Advertisement

Tear vs tare

  •  
  • Tear and tare are two words that are pronounced in the same way but are spelled differently and have different meanings, which makes them homophones. We will examine the definitions of tear and tare, where these words came from and some examples of their use in sentences.


     

    A tear is a hole in something caused by being pulled apart, forcefully. Tear is also used as a verb to mean to pull something apart, forcefully, or to rip something because of being stretched beyond its limits. In the United States, tear is also used as a noun to mean a rampage or a brief period of erratic behavior. Related words are tears, tore, tearing. The word tear is derived from the Old English word teran meaning to tear.

    Advertisement

    Tare is the weight of the packaging of an item, or the weight of the container or vehicle carrying that item. Tare weight is subtracted when weighing something that is to be shipped, in order to know the true net weight of an item. The word tare is derived from the medieval Latin word tara, meaning deduct.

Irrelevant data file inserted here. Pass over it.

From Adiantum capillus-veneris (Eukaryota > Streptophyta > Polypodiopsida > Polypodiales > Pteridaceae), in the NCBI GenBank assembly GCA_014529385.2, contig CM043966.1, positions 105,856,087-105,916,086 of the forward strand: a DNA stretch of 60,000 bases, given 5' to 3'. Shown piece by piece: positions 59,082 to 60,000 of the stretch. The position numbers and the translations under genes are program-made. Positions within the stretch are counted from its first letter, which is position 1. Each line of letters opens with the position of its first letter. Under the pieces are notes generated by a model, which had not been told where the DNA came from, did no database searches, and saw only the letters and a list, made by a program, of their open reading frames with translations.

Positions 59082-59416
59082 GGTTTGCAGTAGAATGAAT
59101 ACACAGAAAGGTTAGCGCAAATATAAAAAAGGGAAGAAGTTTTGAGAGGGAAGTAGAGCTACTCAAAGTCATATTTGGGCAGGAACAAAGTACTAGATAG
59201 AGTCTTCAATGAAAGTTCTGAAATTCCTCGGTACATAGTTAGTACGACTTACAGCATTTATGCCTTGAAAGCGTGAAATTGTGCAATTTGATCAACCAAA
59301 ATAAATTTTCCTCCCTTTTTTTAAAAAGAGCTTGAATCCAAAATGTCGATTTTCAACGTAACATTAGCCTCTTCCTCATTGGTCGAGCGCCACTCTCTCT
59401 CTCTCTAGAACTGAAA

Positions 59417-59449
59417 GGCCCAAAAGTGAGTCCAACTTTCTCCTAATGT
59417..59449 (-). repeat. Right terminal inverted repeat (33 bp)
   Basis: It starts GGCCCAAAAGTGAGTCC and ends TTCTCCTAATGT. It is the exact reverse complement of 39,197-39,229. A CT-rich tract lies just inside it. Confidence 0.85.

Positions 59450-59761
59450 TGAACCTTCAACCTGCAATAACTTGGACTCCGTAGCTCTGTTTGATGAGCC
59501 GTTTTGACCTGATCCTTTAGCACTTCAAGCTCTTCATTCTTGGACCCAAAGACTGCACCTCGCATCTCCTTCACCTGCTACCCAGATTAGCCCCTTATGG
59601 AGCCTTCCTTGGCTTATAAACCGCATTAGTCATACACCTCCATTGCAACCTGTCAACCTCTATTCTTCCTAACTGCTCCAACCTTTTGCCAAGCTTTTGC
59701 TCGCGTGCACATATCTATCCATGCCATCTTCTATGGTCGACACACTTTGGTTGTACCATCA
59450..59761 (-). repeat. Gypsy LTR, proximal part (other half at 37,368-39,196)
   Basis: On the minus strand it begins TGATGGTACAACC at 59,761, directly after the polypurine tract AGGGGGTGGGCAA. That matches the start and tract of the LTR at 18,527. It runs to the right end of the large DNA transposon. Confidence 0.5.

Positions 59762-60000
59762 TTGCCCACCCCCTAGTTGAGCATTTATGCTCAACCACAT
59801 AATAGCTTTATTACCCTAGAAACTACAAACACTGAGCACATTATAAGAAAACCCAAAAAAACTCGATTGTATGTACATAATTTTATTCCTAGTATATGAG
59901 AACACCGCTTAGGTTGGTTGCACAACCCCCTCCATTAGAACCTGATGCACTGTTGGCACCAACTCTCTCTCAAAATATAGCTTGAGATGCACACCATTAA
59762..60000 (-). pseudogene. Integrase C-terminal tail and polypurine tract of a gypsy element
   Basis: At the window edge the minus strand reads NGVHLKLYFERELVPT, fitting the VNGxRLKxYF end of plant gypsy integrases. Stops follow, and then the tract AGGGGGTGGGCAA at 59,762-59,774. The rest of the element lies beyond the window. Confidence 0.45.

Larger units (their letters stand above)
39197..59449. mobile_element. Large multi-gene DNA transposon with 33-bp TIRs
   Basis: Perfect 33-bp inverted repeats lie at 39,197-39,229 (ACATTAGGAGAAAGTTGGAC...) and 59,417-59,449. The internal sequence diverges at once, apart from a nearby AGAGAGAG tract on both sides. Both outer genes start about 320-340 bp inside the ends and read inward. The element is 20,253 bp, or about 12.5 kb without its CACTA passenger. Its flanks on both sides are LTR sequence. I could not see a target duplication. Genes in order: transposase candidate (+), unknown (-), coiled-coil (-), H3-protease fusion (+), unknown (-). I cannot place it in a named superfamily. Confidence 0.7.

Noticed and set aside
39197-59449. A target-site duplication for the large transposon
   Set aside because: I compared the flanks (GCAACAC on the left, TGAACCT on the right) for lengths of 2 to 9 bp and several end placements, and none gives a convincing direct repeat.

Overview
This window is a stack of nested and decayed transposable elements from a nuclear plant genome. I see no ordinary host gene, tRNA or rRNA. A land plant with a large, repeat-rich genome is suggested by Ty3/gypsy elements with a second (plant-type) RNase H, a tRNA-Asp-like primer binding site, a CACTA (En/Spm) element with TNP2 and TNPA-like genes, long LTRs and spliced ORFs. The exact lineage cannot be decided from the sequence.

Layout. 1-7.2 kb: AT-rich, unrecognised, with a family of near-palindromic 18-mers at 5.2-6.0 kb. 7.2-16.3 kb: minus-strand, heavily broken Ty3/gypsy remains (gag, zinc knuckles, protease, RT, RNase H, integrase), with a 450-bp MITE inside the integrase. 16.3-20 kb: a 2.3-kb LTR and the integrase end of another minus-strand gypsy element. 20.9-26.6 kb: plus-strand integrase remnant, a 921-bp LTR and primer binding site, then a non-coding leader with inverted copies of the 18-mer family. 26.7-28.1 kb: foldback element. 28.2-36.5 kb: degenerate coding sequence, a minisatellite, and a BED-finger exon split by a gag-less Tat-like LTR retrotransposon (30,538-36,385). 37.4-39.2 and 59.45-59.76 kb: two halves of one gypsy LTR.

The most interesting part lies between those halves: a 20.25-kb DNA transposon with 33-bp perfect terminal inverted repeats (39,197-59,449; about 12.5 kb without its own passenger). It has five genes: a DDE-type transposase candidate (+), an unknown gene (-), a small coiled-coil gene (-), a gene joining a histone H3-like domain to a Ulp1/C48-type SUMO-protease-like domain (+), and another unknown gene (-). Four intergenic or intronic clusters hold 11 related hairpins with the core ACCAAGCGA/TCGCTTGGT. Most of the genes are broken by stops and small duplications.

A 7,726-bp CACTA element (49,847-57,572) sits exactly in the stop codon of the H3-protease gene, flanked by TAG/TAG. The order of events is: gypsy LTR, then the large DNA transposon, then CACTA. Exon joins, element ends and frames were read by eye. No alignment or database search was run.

Examples

    Germany’s new foreign minister on Monday urged the Palestinians “not to tear down bridges,” an apparent reference to Palestinian Authority President Mahmoud Abbas’s contentious relationship with the US. (The Times of Israel)

    Australia’s Test naming rights sponsor has torn up its deal, as player sponsors also jump ship in the wake of the ball-tampering scandal. (The Queensland Times)

    When DeMarcus Cousins tore his Achilles’ tendon back in January, it looked as if it might finally be curtains for them both — only for the Pelicans to go on a tear thanks to stellar play from Anthony Davis. (The Washington Post)

    MaxiTrans has launched a new version of its MaxiCube refrigerated van, including what the company says is an optimised tare weight and a leading thermal conductivity, or K-value, following a range of thermal efficiency upgrades. (Australasian Transport News)


    Speak Your Mind

    About Grammarist
    Contact | Privacy policy | Home
    © Copyright 2009-2014 Grammarist